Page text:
Java Control Structures

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When venturing into the world of Java programming, it's essential to understand how control structures work. They contribute to the flow of your code and determine how it behaves under different conditions. In this article, we'll explore conditional statements, such as if-else, as well as loops, including for, while, and do-while, in Java.

Conditional Statements

Conditional statements enable your code to make decisions based on specific conditions. The most common conditional statement in Java is the if-else statement.

If-Else Statements

The if-else statement evaluates a condition and executes a block of code if the condition is true. Optionally, an else block can be added to execute when the condition is false. Let's look at an example:

int age = 18; if (age >= 18) { System.out.println("You are an adult."); } else { System.out.println("You are not an adult."); }

In this example, we check if the age variable is greater than or equal to 18. If it is, we print "You are an adult"; otherwise, we print "You are not an adult."


Loops are a fundamental part of programming, allowing you to repeat a block of code multiple times. Java offers three primary loop structures: for, while, and do-while loops.

For Loops

For loops are perfect for iterating through a known number of elements, such as arrays or lists. Here's a basic example:

for (int i = 0; i < 5; i++) { System.out.println("Iteration " + i); }

This loop iterates five times, printing "Iteration" followed by the current value of i. The loop starts with i equal to 0 and increments it by 1 (i++) on each iteration until i is no longer less than 5.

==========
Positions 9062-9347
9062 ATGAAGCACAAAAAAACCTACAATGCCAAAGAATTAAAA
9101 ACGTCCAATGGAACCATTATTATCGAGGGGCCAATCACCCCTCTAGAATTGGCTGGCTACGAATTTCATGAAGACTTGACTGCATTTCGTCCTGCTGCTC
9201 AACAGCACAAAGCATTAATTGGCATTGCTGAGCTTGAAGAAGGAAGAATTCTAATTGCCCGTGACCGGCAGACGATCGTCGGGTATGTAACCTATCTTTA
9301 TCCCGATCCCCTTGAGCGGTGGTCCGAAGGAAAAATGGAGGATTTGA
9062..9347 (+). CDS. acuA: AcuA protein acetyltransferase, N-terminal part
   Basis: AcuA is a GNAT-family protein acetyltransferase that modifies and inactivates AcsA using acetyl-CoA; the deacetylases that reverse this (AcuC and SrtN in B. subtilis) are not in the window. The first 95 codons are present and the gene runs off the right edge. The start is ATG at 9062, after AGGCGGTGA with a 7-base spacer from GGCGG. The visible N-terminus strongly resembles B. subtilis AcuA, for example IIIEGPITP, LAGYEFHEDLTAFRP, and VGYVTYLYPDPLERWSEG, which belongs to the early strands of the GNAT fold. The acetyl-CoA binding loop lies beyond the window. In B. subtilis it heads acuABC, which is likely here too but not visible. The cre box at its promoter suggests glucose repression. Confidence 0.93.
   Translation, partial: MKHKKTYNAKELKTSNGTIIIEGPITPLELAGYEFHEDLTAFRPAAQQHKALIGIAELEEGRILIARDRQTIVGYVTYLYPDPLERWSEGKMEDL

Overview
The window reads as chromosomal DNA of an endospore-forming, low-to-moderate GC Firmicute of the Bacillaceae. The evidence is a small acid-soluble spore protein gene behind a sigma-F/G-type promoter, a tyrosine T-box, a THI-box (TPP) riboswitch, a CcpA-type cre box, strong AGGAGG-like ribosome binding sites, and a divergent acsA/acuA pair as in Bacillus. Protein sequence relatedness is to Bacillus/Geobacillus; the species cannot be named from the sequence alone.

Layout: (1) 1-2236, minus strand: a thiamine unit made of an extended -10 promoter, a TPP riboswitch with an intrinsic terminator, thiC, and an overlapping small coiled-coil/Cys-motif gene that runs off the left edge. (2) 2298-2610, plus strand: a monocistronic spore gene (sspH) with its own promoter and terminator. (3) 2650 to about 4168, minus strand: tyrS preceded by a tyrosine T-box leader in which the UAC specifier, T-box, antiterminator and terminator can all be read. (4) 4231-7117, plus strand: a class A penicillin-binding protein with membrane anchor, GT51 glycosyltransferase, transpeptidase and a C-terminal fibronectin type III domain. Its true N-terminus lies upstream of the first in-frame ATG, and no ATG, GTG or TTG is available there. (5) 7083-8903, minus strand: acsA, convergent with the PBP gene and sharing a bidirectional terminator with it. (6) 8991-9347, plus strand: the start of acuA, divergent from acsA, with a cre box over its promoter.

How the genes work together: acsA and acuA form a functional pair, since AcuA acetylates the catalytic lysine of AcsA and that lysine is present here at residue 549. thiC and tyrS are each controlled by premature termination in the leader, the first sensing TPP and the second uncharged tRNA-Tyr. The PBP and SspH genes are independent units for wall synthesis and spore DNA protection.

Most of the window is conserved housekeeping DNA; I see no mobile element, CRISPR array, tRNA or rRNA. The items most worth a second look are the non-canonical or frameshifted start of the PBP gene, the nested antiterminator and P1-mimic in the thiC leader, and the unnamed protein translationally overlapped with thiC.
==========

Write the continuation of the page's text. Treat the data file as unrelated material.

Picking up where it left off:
While Loops

While loops continue iterating as long as a specified condition is true. Let's look at an example:

int counter = 0; while (counter < 5) { System.out.println("Counter: " + counter); counter++; }

In this example, the loop will execute as long as the counter variable is less than 5. It prints "Counter" followed by the current value of counter and then increments counter by 1 on each iteration.

Do-While Loops

A do-while loop is similar to a while loop, but it guarantees that the loop will execute at least once, even if the condition is false from the start. Here's an example:

int number = 10; do { System.out.println("Number: " + number); number++; } while (number < 5);

In this case, the loop will execute once, printing "Number: 10", even though number is not less than 5. After the first iteration, the condition is checked, and the loop exits because the condition is false.

With a solid understanding of Java's control structures, you'll be better equipped to write efficient and effective code. Remember to use the appropriate loop or conditional statement based on your specific requirements, and your Java programs will be in tip-top shape!

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